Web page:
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Capsuled Memories and Cherishing Moments

Every year after Thanksgiving, I find myself reevaluating a new aspect of my life. I’m not an expert of any sort, but I find myself seeking something new that I want to share with people. There’s a million and one lessons I’ve learned throughout my 23 years of life, but one lesson that always seems to stick to me, and the one that I try my best to remind everyone around me about, is one about our parents. Our parents are such great blessings in our lives. I am so grateful to have known, and to still know, such great people that I can call my parents. Of course, I wish I could sometimes go back in time and change certain things in my life, but what I can still do is remind the people around me about how important it is to forgive and love our parents.

What was just a couple of years ago feels like a life time ago for me. I find it difficult to think back and process that my childhood was even real, that I really saw the things I did, that I really went through what I did. I almost wish I could turn it into a movie just so I never forget. I watched my handsome dad lose all his hair and turn into someone I no longer recognized which, in a way, turned into a fear of some sort. I wish I could change it and the change the way I felt but I was just too young to understand.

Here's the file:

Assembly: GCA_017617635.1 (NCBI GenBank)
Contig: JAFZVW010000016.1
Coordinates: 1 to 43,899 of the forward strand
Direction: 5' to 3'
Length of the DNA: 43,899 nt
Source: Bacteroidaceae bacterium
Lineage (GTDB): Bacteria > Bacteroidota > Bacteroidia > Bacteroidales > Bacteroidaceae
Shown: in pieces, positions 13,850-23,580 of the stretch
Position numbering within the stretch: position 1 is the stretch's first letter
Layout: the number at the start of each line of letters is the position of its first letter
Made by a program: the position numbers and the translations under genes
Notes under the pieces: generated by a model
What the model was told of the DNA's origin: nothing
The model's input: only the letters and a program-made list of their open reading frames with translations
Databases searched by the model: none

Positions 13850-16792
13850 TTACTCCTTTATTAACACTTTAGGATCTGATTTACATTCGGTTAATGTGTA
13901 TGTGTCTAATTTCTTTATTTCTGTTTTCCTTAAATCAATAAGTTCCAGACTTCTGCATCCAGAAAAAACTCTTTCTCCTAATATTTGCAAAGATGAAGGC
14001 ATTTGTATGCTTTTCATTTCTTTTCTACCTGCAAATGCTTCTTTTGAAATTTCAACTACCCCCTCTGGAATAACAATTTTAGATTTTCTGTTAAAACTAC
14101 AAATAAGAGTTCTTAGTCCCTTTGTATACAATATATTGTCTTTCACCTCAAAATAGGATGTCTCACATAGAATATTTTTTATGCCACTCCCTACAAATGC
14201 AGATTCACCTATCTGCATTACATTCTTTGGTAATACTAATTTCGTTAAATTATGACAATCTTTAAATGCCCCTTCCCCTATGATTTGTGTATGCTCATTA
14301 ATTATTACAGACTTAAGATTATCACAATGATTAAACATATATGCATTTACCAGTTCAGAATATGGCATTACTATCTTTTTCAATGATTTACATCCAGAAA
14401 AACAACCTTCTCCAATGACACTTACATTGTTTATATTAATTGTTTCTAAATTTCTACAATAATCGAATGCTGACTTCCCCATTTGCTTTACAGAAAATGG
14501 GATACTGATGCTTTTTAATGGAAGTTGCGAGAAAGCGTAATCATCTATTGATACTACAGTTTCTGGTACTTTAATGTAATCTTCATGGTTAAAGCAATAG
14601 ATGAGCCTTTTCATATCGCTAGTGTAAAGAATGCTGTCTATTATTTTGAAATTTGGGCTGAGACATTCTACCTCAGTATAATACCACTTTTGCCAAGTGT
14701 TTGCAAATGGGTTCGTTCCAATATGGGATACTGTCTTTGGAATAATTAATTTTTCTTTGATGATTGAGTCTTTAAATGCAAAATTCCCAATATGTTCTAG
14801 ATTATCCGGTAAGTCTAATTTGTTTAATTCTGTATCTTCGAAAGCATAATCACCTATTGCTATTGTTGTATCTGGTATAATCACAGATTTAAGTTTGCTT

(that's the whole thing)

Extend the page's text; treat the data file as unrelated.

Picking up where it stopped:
It’s hard knowing someone was such an important part of your life when you can’t remember the main details about them. I am all about the details, and I collect memories like my life depends on it. Not having the same with my own dad is something that bothers me every day. I can’t even begin to imagine what his voice must sound like. I don’t see myself getting jealous of people, other than the people who hold stories for me about him, the stories I love to hear. What I’m trying to say is, this is our time to create these memories.

Not everyone is on the same boat, but some of us let the little things cloud our love, and it’s really not worth it in the end. It’s not only the little things that cause conflict, but more or less, not prioritizing our parents, not reminding them we love them, and not listening to them when they want to share stories. Don’t find yourself lying about the little things, because I’ve come to realize they can be so understanding when you need it most. When you wake up one day and the other person is suffering to breathe and fails to take another breath is not when you want to come to these realizations.

It’s easier said than done, and some things are irreparable. But for the things that are, and for the people that are, please try. For yourself, and for your future self.

Jennany Thillairajan

Laurier Brantford '20

Laurier Brantford :)